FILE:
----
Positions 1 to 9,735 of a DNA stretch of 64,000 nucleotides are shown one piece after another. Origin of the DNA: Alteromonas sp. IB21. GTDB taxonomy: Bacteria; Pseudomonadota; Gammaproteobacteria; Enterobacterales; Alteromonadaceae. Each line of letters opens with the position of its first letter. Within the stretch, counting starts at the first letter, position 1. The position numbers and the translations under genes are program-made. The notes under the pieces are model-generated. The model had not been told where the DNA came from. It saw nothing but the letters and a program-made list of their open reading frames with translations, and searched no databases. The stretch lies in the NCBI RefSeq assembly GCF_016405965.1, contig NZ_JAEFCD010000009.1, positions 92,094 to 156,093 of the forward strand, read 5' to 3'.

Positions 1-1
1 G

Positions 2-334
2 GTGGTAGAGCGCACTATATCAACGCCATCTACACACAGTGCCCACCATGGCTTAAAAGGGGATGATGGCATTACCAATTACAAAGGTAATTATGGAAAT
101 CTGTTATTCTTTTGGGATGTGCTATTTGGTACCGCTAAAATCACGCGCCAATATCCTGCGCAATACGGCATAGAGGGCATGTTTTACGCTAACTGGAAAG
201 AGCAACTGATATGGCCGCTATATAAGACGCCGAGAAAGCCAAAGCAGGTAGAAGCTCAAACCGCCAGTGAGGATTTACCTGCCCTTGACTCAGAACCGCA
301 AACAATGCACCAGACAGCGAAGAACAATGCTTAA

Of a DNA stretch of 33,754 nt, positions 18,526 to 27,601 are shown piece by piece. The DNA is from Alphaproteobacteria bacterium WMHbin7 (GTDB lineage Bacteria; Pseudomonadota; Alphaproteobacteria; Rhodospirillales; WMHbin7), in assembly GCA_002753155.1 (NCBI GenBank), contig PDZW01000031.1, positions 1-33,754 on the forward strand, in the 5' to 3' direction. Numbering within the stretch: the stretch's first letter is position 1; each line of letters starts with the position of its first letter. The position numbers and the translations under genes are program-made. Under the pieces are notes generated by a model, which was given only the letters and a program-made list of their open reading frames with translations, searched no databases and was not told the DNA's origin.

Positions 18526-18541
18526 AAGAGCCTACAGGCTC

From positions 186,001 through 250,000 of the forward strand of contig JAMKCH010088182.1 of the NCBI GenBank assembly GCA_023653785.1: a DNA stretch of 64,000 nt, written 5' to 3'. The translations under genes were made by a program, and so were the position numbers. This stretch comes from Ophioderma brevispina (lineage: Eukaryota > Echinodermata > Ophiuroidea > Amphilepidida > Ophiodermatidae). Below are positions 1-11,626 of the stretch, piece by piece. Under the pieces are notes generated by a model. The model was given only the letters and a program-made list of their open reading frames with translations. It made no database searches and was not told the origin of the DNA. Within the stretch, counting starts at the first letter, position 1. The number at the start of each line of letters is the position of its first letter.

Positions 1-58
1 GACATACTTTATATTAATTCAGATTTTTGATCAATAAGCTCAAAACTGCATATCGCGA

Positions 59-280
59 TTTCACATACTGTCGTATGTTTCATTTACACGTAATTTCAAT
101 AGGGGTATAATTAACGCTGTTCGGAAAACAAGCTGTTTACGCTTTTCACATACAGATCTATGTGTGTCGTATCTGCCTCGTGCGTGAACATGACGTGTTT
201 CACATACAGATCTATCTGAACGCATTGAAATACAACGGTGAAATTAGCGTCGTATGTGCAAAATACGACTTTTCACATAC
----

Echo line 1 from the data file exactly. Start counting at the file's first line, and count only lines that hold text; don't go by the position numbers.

Positions 1 to 9,735 of a DNA stretch of 64,000 nucleotides are shown one piece after another. Origin of the DNA: Alteromonas sp. IB21. GTDB taxonomy: Bacteria; Pseudomonadota; Gammaproteobacteria; Enterobacterales; Alteromonadaceae. Each line of letters opens with the position of its first letter. Within the stretch, counting starts at the first letter, position 1. The position numbers and the translations under genes are program-made. The notes under the pieces are model-generated. The model had not been told where the DNA came from. It saw nothing but the letters and a program-made list of their open reading frames with translations, and searched no databases. The stretch lies in the NCBI RefSeq assembly GCF_016405965.1, contig NZ_JAEFCD010000009.1, positions 92,094 to 156,093 of the forward strand, read 5' to 3'.